Another alternative? M5 Magnum offers a 5-blade disposable razor that costs a fraction as much as the ProGlide -- about $15 for the 18-pack at Costco, which works out to 83 cents a razor. Is it as good? I tested both and didn't see much difference. The Magnum isn't quite as heavy, but it appears to shave just as comfortably and close. Okay. It's black and orange, which wouldn't be my favored color pallet. But for a third the price, seems like the better bargain.
They're certainly not free, but with the Philips Sonicare "Essence" electric toothbrush 2-pack -- replete with three brush heads, two charger bases and two travel cases -- going for $89.99 at Costco, you've got to figure that each toothbrush costs less than $35.
The catch, of course, is that you're not supposed to use a toothbrush head for more than three months. And the "recommended" 6-pack of refill heads costs $57.99. Yep. That would be nearly $10 a toothbrush top. The brush heads double the price of your toothbrush investment in less than a year.
How do you save here? The first question, of course, is do you really need an electric toothbrush? If you don't have gingivitis or some other serious oral health issue, the standard 8-pack of toothbrushes costs $13.99 -- $1.75 each. You can get a battery-powered toothbrush for about $3.50.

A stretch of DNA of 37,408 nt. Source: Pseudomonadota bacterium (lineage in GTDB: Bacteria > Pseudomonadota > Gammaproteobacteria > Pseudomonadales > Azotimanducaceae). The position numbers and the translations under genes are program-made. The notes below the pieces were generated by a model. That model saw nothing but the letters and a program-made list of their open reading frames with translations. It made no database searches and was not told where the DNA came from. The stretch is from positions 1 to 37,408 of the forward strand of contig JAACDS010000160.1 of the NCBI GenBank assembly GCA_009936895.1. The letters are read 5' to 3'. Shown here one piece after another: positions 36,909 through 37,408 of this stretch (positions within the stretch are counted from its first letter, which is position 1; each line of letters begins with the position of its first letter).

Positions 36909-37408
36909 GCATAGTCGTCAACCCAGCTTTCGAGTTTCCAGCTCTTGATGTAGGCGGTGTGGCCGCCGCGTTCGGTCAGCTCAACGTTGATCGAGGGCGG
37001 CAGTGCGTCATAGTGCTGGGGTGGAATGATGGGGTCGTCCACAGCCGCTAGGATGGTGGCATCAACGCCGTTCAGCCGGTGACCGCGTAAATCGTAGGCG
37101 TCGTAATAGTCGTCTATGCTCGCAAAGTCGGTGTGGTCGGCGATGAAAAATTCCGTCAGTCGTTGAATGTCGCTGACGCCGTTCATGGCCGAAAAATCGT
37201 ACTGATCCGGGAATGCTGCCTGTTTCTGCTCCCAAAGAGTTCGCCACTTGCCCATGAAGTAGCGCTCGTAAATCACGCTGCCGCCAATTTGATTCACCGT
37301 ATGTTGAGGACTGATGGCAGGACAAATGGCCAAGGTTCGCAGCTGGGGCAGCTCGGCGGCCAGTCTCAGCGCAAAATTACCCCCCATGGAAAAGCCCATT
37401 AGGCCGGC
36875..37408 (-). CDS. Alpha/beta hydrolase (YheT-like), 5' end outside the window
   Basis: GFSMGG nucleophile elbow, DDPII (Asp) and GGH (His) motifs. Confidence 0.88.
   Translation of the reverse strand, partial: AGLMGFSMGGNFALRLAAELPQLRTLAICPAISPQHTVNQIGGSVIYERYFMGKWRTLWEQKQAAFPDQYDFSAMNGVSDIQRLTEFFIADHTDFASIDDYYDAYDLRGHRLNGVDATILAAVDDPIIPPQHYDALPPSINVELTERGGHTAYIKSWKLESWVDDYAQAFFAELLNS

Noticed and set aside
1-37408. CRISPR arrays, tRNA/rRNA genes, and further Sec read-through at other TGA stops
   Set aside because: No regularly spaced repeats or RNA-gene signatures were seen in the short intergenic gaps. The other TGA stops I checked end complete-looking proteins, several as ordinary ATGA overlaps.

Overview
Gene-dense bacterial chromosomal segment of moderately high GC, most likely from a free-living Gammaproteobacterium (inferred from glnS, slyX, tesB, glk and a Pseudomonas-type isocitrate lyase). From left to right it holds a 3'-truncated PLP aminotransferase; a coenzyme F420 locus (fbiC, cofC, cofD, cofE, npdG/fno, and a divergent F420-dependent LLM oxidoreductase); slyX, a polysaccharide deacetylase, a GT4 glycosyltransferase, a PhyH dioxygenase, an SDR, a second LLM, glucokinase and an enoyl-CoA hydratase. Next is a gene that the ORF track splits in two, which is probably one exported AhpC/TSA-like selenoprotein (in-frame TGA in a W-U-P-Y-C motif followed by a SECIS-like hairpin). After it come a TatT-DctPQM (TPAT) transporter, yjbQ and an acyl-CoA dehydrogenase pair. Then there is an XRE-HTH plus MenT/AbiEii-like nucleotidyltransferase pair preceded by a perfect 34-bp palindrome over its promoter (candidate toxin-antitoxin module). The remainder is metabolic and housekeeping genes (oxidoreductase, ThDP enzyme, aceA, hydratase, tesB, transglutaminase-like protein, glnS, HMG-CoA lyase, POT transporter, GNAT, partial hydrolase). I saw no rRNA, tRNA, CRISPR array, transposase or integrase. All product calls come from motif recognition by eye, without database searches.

If you do, you should know that Amazon has a "subscribe and save" service that can help cut the cost of anything you buy on a regular interval and offers free shipping, which can bring down the cost of toothbrush heads, sometimes to a price that's even less costly than Costco.
But when you're buying the toothbrush, the hot tip is to shop backwards. Instead of looking at the price of the unit, check the price of the refills first.
Checking the Oral B website, for example, you can see that their least-costly brush-heads, which run $4.25 if you buy the biggest package, work with the the Advance Power, Triumph and Professional Care tooth brushes. If you get the Sonic Complete toothbrush, you'll spend nearly $13 a brush head. Pulsonic and Cross Action brush heads ran $7.49 and $8.32 respectively.
If you're going to keep the unit for more than a few years, the brush heads are the real expense. Try to make sure you're buying the brush that is compatible with the less-expensive tops.